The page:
The NY Times rediscovers Aussie cuisine via our new book
The newspaper’s Besha Rodell finds a definitive description of her country’s cooking in Australia: The Cookbook
Sometimes it's hard to tell where your own national cuisine ends and another's begins. Besha Rodell is an award-winning food critic for The New York Times and T Magazine, based in Melbourne, Australia, and even she has found it hard to describe her country’s native dishes and recipes.
“What is Australian food? Is there even such a thing?” she writes in a recent piece for the NY Times. “These are questions I’ve been asked so many times, and I admit to finding them incredibly frustrating. It doesn’t help that the answers are not simple ones.”
The answers are complicated in part because Australian food means different things to different people. There’s the dishes cooked on the island before colonization; the century and a half of time when, as Rodell puts it, "Anglo colonists mainly cooked to satisfy a craving for the foods of England," and the recipes from more recent decades, "when immigration has vastly changed the way Australians eat."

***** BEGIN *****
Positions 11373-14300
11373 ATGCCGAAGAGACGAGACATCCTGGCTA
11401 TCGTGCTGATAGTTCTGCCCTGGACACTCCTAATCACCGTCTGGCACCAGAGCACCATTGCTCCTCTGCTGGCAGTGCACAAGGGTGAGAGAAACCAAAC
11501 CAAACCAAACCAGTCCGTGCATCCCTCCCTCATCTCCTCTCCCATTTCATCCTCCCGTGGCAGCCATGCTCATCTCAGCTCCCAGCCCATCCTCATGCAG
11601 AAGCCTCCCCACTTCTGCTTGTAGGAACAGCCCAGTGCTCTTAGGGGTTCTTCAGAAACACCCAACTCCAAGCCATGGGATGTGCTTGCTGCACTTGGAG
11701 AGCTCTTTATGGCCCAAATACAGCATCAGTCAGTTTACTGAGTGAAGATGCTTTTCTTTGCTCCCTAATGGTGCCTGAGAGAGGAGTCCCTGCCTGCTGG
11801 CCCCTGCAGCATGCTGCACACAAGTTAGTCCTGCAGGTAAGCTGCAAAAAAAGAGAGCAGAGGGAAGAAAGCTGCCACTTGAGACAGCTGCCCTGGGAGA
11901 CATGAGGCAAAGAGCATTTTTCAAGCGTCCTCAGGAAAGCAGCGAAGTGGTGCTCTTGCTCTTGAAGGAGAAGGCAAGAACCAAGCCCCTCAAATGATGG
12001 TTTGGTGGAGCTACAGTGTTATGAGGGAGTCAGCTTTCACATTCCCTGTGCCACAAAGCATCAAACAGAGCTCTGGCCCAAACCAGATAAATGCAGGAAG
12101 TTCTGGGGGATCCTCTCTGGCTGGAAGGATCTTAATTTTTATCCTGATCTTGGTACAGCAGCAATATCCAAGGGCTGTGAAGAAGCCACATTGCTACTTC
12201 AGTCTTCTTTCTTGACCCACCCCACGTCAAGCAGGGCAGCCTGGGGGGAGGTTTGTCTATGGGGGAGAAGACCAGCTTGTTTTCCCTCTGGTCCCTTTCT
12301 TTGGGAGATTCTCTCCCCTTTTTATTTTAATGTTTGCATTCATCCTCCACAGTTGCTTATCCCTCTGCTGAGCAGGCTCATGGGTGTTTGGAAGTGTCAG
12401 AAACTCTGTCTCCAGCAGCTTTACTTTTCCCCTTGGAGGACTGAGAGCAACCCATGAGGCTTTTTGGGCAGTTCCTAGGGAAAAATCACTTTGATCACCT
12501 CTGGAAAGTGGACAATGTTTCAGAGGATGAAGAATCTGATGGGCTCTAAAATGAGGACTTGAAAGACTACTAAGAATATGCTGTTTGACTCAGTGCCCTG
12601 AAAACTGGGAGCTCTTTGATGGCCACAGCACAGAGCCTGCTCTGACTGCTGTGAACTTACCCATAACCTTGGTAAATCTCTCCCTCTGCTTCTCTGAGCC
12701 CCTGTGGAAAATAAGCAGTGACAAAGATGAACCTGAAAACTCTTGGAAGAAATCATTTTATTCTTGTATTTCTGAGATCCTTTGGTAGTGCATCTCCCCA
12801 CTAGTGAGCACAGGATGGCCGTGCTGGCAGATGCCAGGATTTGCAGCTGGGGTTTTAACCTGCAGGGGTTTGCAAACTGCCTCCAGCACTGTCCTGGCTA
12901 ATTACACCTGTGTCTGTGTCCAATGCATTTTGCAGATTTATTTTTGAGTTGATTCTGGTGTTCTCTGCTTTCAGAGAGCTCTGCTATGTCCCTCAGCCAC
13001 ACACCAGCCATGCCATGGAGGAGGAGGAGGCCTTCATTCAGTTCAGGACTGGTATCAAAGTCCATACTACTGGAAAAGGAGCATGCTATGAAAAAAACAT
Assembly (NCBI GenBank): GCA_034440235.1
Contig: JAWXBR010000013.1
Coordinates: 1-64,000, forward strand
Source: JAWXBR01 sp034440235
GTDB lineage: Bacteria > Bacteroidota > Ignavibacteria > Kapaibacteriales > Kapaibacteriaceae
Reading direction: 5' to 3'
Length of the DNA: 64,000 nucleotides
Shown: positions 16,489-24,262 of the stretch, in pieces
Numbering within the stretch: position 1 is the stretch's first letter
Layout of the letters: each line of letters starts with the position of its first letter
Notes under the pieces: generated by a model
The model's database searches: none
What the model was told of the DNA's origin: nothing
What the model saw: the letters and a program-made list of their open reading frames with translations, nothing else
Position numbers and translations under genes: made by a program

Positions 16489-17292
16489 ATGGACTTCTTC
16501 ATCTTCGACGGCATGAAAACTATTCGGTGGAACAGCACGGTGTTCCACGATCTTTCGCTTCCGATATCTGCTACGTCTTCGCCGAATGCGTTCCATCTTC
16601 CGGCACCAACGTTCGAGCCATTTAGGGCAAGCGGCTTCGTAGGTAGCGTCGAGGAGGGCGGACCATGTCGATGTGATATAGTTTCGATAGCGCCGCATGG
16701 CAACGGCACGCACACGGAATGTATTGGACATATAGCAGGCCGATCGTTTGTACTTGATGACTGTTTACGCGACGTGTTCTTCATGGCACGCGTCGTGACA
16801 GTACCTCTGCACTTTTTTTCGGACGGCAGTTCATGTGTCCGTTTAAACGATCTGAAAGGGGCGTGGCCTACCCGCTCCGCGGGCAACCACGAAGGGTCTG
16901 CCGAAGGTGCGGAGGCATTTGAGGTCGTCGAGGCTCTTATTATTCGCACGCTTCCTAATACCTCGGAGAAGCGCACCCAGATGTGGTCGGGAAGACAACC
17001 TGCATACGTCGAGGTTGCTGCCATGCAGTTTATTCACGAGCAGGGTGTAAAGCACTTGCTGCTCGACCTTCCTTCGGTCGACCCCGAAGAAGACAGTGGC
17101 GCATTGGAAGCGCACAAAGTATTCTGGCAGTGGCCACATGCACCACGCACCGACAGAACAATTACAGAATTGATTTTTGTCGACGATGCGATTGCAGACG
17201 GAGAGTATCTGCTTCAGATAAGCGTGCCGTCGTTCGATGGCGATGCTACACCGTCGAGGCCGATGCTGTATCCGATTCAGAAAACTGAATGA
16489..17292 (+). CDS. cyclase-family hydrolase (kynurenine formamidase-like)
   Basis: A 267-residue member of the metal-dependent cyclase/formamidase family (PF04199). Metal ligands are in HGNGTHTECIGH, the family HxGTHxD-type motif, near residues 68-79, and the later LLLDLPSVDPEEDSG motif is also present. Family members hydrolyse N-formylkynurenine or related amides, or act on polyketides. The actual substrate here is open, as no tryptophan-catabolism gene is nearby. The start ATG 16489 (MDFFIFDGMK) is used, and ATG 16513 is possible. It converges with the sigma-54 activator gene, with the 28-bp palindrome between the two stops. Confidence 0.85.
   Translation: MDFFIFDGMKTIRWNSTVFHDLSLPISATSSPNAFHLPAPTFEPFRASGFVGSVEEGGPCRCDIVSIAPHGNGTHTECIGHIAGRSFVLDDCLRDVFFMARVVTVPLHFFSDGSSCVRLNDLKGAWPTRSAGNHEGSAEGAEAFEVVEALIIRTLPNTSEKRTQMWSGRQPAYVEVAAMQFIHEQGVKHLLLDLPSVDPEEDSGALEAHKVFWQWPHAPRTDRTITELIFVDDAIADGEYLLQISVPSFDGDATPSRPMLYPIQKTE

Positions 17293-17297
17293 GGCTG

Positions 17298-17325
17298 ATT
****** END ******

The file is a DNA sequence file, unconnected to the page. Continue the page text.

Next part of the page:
Thankfully, Rodell now has an answer to her question. In future, she will simply point questioners towards the opening chapters of Australia: The Cookbook, "the first titled ‘A brief introduction to Australian cuisine,’ and the second is an essay on Indigenous food by Jody H. Orcher, an Ularai Barkandji woman and director of Wariku Bushfood Infusions."
The book, written by Ross Dobson, is distinct not only for the way in which it includes pre-colonial, aboriginal cookery alongside more familiar Aussie dishes such as Lamingtons, but also the manner in which the book includes recipes for lasagne, an Italian recipe that Aussies have made their own.
Rodell has spent a while working in the US, and, in leafing through our new book, she realises that there are certain dishes that she never associated solely with her homeland, but that she hasn’t come across while in America. “There are so many recipes I’d not even thought of as Australian, but that I also hadn’t seen since I left,” she writes. “Zucchini slice! Rissoles! Melting moments biscuits!”
You can try all these dishes, and discover (or perhaps rediscover) this unique nation’s culinary heritage, by ordering a copy of The Australian Cookbook here.